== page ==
Rep. Mike Ross, D-Ark., announced he will not seek reelection in 2012, becoming the fourth moderate Blue Dog Democrat to head to the exits this year after a midterm election cycle that decimated their ranks.
In a statement released Monday morning, Ross cited Congressional gridlock and partisan politics as driving his decision to step down.
"A lot has changed since I was first elected to the U.S. Congress in 2000. Congressional campaigns have gone from several months in length to never-ending, costing millions of dollars every two years. As a result, fundraising never ends nor do the political attacks," Ross said.
"While I have worked hard to bring folks to the middle to craft commonsense solutions to the many problems that confront our nation, Washington is mired in gridlock, gamesmanship and constant partisan bickering. Too many issues and votes are based on partisan politics rather than good public policy."
Ross has expressed interest in running for governor, when current Gov. Mike Beebe, D-Ark., is term-limited. He said in his comments that a possible gubernatorial campaign in 2014 "factored in his decision" to retire.
"Whether I run for Governor in 2014 is a decision I have not yet made and won't make until sometime after my term in this Congress ends," Ross said.
"But I do know if I was re-elected to the U.S. Congress next year, my term in the Congress would overlap with the Governor's race. I believe it would be impossible to successfully run for Governor here at home, while effectively carrying out my congressional duties in Washington. That wouldn't be fair to the people who elected me to Congress and it wouldn't be fair to my supporters in a race for Governor."
Ross was first elected in 2000 and is Arkansas' lone Democrat in the four-member House delegation. Ross's retirement makes his House seat a prime battleground for 2012, one that Republicans believe they can pick up. The current district favored Republicans at the national level, voting 58 percent for John McCain in 2008. Under the state's already-approved redistricting plan, it becomes slightly more Republican.
Despite his district's preference for Republican presidential candidates, Ross won consistently by comfortable margins. He didn't even face Republican opposition in two of the last four elections, a sign of his popularity. But he won 57 percent last year, his lowest total since his first election.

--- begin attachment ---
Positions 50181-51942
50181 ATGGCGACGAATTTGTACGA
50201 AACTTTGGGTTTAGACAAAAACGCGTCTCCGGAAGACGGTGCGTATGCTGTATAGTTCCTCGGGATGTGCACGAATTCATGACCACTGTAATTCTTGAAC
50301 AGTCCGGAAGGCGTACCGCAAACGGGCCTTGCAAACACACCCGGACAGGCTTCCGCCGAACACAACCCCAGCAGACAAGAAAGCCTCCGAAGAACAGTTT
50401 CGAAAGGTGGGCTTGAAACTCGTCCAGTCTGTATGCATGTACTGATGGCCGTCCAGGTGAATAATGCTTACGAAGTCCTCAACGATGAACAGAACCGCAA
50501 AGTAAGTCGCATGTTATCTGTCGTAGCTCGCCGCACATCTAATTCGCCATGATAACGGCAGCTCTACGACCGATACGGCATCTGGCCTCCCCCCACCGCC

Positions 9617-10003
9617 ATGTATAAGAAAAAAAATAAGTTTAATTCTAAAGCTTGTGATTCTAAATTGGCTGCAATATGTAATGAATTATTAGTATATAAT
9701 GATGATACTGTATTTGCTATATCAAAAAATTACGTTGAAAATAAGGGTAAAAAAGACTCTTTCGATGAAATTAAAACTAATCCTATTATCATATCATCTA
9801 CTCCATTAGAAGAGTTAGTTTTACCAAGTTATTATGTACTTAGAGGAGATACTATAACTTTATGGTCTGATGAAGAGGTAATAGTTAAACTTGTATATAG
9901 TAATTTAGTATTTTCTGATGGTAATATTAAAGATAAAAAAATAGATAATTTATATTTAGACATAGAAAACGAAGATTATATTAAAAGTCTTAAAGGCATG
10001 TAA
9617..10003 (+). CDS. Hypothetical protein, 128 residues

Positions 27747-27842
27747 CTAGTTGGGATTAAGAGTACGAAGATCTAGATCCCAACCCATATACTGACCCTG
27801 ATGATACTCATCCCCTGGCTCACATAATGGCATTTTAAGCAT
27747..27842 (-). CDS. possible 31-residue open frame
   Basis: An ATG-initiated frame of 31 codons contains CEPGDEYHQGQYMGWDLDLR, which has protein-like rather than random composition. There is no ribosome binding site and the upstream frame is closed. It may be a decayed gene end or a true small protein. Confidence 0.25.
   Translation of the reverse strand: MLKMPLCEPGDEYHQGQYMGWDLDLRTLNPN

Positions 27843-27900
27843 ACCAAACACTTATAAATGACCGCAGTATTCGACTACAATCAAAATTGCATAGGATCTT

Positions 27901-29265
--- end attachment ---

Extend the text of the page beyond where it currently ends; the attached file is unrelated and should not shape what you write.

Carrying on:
Democratic Congressional Campaign Committee Chairman Steve Israel said he was confident that a Democrat who "reflects the district" can hold the seat for Democrats.
"A Democrat has represented this district for more than a decade and Congressman Ross won by nearly 18 percent in 2010, one of the toughest election cycles of a generation," Israel said in a statement. "We are confident that a Democratic candidate who reflects the district will win this seat next November."
Ross was singled out by National Republican Congressional Committee Chairman Pete Sessions and NRCC Vice Chair Greg Walden at a briefing last week as one of 12 Democratic-held House seats they believed they could pick up in 2012. The NRCC has also already run a radio ad in April against Ross after he didn't vote in favor of a budget.
"He may be the last Democrat in Arkansas, but he won't be the last Blue Dog to throw in the towel," said NRCC spokesman Paul Lindsay.
According to GOP sources, Beth Ann Rankin, who lost to Ross in 2010 and Iraq war veteran Tom Cotton are possible candidates to run for the congressman's seat.
Republicans have deliberately targeted Blue Dog Democrats, hoping to coax them to step down. Rep. Dan Boren, D-Okla., has already announced his retirement this year, while fellow Blue Dog member Rep. Joe Donnelly, D-Ind., is vacating his House seat to run for Senate. Former Rep. Jane Harman, D-Calif, resigned her seat in February to head the Woodrow Wilson Center.
Meanwhile, Rep. Heath Shuler, D-N.C., has also been mentioned as a possible candidate for the athletic director position at the University of Tennessee.
Before the 2010 midterms, there were 54 Blue Dog Democrats in Congress. That number has dwindled to 25 - with Donnelly, Boren and Ross heading for the exits after next year.